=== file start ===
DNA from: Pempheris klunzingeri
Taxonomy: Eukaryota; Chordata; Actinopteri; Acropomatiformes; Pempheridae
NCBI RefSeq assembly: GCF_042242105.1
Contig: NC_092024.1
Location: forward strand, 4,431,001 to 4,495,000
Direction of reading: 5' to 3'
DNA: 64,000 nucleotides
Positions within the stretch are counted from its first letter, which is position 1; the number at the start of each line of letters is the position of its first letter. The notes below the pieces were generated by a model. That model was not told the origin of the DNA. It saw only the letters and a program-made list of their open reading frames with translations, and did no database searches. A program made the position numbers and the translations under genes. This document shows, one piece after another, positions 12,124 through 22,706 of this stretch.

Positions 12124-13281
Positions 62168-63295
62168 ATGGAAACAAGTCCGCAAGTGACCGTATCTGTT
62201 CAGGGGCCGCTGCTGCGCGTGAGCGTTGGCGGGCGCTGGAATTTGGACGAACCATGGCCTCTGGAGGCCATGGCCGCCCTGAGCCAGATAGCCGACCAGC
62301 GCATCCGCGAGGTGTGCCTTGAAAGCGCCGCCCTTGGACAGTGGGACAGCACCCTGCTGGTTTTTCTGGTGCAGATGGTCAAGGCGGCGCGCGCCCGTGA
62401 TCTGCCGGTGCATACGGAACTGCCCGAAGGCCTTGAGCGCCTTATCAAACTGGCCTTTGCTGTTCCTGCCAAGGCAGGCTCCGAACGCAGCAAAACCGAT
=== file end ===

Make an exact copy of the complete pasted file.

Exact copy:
DNA from: Pempheris klunzingeri
Taxonomy: Eukaryota; Chordata; Actinopteri; Acropomatiformes; Pempheridae
NCBI RefSeq assembly: GCF_042242105.1
Contig: NC_092024.1
Location: forward strand, 4,431,001 to 4,495,000
Direction of reading: 5' to 3'
DNA: 64,000 nucleotides
Positions within the stretch are counted from its first letter, which is position 1; the number at the start of each line of letters is the position of its first letter. The notes below the pieces were generated by a model. That model was not told the origin of the DNA. It saw only the letters and a program-made list of their open reading frames with translations, and did no database searches. A program made the position numbers and the translations under genes. This document shows, one piece after another, positions 12,124 through 22,706 of this stretch.

Positions 12124-13281
Positions 62168-63295
62168 ATGGAAACAAGTCCGCAAGTGACCGTATCTGTT
62201 CAGGGGCCGCTGCTGCGCGTGAGCGTTGGCGGGCGCTGGAATTTGGACGAACCATGGCCTCTGGAGGCCATGGCCGCCCTGAGCCAGATAGCCGACCAGC
62301 GCATCCGCGAGGTGTGCCTTGAAAGCGCCGCCCTTGGACAGTGGGACAGCACCCTGCTGGTTTTTCTGGTGCAGATGGTCAAGGCGGCGCGCGCCCGTGA
62401 TCTGCCGGTGCATACGGAACTGCCCGAAGGCCTTGAGCGCCTTATCAAACTGGCCTTTGCTGTTCCTGCCAAGGCAGGCTCCGAACGCAGCAAAACCGAT